It is time to rain on the parade of anyone who is vigorously celebrating the latest U.S. Supreme Court campaign-finance decision. In Williams-Yulee v. Florida Bar, Chief Justice John Roberts, writing for himself and the four liberal members of the court, blessed the ability of states to prohibit judicial candidates from directly soliciting campaign contributions. Campaign-finance reformers celebrated the outcome and Roberts’ decision to side with the liberal wing of the court. Some let themselves wonder if this decision might represent the end of the high court’s march to deregulate our nation’s campaign-finance laws. But those revelers are wrong. The chief justice is nobody’s liberal, or even moderate. And the decision does not represent a sea change in the high court’s otherwise dismal campaign-finance jurisprudence.
The issue in the case was whether states that hold judicial elections could create rules that prohibit judicial candidates from directly asking potential donors for campaign money. About half of the 39 states that hold judicial elections have such rules because they understand that there is something inherently unbecoming about someone who wants to be a judge asking someone else who may have a case before that would-be judge for money. And, of course, it is those who are most likely to argue a case before a would-be judge that are most likely to be the campaign donors in judicial elections. In a world in which campaign donations are generally just the cost of doing business, judicial elections are not qualitatively different from any other kind of elections.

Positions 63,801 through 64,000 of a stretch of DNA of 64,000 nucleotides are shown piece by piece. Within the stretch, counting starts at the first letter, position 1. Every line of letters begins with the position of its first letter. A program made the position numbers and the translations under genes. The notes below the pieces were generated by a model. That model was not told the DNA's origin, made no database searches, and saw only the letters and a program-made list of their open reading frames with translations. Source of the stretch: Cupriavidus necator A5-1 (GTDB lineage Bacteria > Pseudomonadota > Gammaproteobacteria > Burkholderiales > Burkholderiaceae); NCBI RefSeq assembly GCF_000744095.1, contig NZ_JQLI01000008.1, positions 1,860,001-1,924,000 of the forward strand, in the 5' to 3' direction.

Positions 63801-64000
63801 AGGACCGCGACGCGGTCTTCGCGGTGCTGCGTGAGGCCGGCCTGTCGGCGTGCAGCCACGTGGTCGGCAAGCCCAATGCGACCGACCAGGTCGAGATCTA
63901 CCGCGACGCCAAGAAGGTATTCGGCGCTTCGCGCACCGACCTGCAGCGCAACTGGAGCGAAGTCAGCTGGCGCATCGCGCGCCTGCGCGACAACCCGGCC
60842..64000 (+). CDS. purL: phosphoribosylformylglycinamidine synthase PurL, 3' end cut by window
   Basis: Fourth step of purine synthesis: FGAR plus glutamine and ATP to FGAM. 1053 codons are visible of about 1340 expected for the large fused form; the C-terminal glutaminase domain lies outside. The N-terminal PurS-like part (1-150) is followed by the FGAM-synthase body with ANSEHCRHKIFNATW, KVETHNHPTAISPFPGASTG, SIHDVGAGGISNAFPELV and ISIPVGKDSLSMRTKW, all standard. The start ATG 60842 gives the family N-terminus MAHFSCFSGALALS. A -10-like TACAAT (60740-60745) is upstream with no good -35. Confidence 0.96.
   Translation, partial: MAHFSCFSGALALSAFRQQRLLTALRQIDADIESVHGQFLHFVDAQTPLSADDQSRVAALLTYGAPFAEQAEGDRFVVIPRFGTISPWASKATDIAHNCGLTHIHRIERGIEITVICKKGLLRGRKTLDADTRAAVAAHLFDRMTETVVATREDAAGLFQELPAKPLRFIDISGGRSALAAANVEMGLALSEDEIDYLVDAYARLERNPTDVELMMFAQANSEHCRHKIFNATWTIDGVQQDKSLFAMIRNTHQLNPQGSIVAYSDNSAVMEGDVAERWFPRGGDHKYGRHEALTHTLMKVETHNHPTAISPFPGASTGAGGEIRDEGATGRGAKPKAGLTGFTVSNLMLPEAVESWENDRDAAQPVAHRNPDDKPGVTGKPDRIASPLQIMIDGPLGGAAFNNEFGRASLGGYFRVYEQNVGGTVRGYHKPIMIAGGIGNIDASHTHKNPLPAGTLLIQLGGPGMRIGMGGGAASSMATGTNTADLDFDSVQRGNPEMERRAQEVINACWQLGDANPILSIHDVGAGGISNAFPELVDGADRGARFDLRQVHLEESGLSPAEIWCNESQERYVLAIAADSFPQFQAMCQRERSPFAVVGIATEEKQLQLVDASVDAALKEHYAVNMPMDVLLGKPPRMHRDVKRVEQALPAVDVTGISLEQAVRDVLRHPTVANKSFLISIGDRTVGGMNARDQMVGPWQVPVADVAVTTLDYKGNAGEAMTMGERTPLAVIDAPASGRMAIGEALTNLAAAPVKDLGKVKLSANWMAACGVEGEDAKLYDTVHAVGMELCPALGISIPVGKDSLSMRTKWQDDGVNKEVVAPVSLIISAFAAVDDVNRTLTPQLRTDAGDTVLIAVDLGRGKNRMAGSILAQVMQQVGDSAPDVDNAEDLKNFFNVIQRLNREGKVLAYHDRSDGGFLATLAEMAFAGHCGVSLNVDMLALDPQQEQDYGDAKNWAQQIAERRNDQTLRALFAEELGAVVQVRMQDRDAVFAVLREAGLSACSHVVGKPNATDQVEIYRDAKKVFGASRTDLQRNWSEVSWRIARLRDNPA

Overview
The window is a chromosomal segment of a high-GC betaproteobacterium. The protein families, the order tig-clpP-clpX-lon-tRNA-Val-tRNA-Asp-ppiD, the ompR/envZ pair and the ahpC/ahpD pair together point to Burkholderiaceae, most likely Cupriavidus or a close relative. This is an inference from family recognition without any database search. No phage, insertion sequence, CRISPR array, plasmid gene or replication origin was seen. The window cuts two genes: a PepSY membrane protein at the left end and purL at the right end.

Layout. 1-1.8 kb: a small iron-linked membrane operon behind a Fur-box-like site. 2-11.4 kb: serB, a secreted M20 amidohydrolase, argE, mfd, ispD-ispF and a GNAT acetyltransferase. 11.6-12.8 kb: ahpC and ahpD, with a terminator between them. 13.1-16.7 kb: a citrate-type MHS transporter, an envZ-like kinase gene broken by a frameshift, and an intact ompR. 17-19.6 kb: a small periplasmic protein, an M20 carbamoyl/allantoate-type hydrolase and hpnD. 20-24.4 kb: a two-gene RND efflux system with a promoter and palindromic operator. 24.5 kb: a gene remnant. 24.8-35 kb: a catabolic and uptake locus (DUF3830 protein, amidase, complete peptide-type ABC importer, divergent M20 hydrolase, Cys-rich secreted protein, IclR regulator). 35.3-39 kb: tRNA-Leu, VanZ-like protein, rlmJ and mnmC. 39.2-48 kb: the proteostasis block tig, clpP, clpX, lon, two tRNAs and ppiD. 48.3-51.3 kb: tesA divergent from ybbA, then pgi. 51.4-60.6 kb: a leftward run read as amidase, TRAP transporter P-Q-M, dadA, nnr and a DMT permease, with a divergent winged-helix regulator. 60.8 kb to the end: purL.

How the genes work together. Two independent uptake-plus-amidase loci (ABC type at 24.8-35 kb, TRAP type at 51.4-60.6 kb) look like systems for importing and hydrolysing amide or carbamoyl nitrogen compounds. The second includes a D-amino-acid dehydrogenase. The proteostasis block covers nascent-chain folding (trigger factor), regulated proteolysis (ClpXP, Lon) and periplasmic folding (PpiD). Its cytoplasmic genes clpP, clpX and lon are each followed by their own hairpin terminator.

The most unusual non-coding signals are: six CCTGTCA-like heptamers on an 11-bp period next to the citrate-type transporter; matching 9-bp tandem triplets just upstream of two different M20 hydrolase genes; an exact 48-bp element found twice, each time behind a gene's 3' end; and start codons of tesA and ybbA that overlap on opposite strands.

It is important to remember that plenty of unbecoming behavior is still allowed. Judicial candidates can still run ads asking for money. They can still know the identity of their campaign donors, and they can still personally thank those donors. The judicial candidates just cannot actually hold out their hands and accept the donations. They must deploy others to do that.